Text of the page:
In 2004, Formosa’s Illinois plant exploded, causing five fatal injuries and two deaths. In 2017, the company’s steel plant caused a massive toxic oil spill in Vietnam, causing extensive fish deaths, impacting local fishermen, and poisoning residents.

Most recently, Formosa’s Texas plant was fined $2.9 million in 2021 for endangering its workers and the public’s health due to a series of explosions, fires, and toxic chemical releases. Two years prior, Formosa was sued for $50 million due to water pollution at the same site. The judge ruled that Formosa was a “serial offender.”

The plastic giant has been operating in Louisiana for decades and has three existing facilities, in East Baton Rouge and Pointe Coupee parishes.

But, St. James is different from the rest of Louisiana and most communities in America.

A 2019 ProPublica investigation found that the air around Formosa’s proposed site already contained more cancer-causing pollution than 99.6 percent of industrialized areas of the country. If the complex was to be built, the analysis estimated, the level of cancer-causing industrial pollution in some parts of the parish could more than triple.

Already, St. James ranks in the top 1% nationwide for cancer chemical concentration.

“The judge’s decision sends a message to polluters like Formosa that communities of color have a right to clean air, and we must not be sacrifice zones,” Lavigne said. Lavigne founded the faith-based grassroots organization RISE St. James in 2018 when the Formosa planned to move into her hometown.

Since that announcement, Formosa has dealt with swathes of legal trouble.

Charged in 2019 on behalf of RISE, the environmental watchdog Earthjustice sued the Louisiana Department of Environmental Quality for its decision to grant Formosa its permits to emit air pollution.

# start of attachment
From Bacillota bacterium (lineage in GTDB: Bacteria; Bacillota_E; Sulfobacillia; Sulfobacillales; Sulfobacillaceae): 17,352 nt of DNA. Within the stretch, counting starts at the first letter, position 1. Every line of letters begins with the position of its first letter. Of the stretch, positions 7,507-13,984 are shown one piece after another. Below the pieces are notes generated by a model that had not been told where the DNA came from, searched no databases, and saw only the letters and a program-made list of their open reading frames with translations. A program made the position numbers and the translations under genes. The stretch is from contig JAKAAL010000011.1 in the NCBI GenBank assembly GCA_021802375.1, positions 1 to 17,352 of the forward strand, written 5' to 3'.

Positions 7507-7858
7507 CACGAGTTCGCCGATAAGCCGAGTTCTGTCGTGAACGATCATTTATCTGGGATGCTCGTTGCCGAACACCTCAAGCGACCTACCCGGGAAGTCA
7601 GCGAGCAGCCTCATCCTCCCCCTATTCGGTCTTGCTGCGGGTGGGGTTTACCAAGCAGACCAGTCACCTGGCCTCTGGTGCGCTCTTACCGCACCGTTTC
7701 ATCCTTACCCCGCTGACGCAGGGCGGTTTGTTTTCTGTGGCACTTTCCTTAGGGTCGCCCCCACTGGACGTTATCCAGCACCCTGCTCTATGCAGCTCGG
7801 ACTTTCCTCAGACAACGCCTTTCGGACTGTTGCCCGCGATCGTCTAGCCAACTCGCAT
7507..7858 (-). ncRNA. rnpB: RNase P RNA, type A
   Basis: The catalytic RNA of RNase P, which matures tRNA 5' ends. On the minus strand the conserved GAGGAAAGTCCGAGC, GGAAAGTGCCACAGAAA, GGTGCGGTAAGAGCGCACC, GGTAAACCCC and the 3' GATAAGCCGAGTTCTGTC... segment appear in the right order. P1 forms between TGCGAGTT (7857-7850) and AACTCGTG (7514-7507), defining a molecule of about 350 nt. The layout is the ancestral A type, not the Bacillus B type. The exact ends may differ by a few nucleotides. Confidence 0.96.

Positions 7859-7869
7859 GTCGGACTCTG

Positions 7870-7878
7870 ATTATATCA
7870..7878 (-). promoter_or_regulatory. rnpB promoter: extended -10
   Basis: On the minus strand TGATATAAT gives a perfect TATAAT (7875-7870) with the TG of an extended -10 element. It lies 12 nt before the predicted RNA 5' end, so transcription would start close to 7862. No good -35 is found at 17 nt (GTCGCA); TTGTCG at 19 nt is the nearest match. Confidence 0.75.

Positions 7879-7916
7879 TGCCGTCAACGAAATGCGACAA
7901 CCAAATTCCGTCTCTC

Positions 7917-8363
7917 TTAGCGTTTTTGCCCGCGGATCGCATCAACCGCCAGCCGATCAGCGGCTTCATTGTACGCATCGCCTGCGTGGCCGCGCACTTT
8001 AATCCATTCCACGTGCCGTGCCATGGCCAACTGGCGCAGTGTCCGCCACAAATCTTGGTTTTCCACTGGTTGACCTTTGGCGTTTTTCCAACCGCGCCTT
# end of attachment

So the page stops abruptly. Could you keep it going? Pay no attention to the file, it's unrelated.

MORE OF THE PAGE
The same year, the Army Corps of Engineers was sued by the Center for Biological Diversity for issuing Formosa its Clean Water Act permits, leading to a voluntary suspension of the water permits. The federal agency is now requiring its staff to provide a full “environmental impact statement.”

Despite the judge’s ruling, calling the agency’s environmental justice analysis “arbitrary and capricious,” the company, reportedly, still intends on building its complex in St. James. Formosa spokesperson Janile Parks said the company believes it has “performed its duty to protect the environment,” still without the permits, Formosa will have to “go back to the drawing board,” said Corinne Van Dalen, a senior attorney at Earthjustice.

“This decision is the nail in the coffin for Formosa Plastics. They won’t build in St. James Parish, and we will make sure that they won’t build this monster anywhere,” said Anne Rolfes.

These clouds over the Sunshine Project comes days after a victory against the South Louisiana Methanol petrochemical complex, which was also planned for St. James Parish.

It would have been the largest methanol production facility in North America, sitting between two historic Black neighborhoods, including Freetown, a Reconstruction Era community established by people who had been formerly enslaved. If built, the complex would’ve wrapped around a public park, endangering residents using its playground, ball fields, community gathering shelter, walking path, and senior center.

These companies are “accustomed to breezing through the permitting process that has ignored community concerns and allowed toxic plants to move into predominantly Black neighborhoods,” said Van Dalen. But the residents of St. James Parish, Louisiana are giving them a run for their money.